New York state's tortuous, interminable process of deciding whether or not to approve fracking continues; it slowly lifts one foot out of molasses, considers it for an hour or two, and then places it down again with a squelch one centimeter in front of the other foot. The last microstep we reported on was actually a step backward, as Gov. Andrew Cuomo (D) moved to restart the state's analysis of fracking's health effects.
But now a real step: New York has hired a geologist to conduct a study of the seismological repercussions of fracking. As you may recall, drilling into shale and breaking it apart with high-pressure water has been linked to earthquakes. So the state is looking into that, since the very last thing New York wants is to be any more like California. The man hired for the job, to ensure that New York doesn't crumble into the sea if it allows fracking? A guy who used to work for fracking companies.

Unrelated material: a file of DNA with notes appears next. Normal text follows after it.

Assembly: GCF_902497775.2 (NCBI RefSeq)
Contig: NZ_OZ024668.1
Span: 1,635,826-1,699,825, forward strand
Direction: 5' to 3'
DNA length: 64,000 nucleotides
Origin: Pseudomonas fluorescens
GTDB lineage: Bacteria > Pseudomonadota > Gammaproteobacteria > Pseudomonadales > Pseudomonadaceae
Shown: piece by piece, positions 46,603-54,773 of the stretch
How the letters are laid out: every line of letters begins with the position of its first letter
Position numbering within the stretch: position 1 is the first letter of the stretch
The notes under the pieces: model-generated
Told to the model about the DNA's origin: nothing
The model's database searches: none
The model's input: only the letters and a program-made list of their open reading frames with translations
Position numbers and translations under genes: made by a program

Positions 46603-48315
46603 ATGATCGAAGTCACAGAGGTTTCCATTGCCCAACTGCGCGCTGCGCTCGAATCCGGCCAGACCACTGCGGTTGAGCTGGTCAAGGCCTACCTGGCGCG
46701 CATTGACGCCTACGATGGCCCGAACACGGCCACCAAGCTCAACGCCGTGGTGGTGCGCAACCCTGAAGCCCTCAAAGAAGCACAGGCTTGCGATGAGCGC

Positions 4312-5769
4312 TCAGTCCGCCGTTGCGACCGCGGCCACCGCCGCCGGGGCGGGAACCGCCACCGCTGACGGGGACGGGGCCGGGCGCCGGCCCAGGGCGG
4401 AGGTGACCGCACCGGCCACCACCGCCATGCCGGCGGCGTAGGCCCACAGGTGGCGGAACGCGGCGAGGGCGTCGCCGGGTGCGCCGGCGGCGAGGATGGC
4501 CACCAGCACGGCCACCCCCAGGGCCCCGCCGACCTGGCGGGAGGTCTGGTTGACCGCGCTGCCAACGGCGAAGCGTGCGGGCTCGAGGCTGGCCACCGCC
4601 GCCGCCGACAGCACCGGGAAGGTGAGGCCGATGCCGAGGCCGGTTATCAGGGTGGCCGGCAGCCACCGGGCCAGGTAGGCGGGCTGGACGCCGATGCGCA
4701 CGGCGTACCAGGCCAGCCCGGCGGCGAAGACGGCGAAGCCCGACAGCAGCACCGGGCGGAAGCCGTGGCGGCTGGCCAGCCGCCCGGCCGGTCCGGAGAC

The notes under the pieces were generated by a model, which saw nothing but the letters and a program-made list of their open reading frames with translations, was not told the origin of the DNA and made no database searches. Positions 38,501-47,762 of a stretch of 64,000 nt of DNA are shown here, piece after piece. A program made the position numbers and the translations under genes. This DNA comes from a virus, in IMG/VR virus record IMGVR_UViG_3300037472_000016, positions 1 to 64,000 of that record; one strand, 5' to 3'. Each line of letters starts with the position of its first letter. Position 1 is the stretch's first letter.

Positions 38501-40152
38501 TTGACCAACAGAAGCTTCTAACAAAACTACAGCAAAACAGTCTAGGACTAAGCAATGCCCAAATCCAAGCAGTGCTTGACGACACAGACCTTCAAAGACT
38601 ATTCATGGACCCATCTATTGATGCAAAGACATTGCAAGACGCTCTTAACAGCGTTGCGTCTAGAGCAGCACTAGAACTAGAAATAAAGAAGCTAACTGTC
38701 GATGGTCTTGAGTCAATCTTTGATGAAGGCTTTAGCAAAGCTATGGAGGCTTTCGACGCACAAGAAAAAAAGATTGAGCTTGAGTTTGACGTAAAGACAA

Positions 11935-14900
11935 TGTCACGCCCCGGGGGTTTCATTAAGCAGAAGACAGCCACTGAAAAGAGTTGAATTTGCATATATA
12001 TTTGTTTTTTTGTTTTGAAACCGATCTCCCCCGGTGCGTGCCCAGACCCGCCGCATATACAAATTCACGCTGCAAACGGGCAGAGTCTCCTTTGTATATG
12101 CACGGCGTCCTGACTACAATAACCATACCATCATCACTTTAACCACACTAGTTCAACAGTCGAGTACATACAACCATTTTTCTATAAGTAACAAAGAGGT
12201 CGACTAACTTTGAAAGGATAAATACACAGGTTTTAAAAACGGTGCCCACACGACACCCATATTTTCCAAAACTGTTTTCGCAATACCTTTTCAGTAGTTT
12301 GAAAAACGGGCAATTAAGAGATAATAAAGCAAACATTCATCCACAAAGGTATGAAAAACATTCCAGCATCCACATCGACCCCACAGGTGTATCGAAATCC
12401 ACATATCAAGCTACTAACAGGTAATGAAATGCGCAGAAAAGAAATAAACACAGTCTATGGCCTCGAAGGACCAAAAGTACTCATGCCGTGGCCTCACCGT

Robert Jacobi was picked by the Department of Environmental Conservation for a seismology study as part of its environmental review of the drilling process known as fracking, Lisa King, an agency spokeswoman, said in an e-mail. Jacobi is a University at Buffalo professor and has advised drillers for two decades. …
Jacobi, who has taught at the state university for more than 30 years, has advised various gas drillers since 1994, according to a resume released by the university. He has been a senior geology adviser for Pittsburgh-based EQT Corp., a natural gas drilling company, since last year.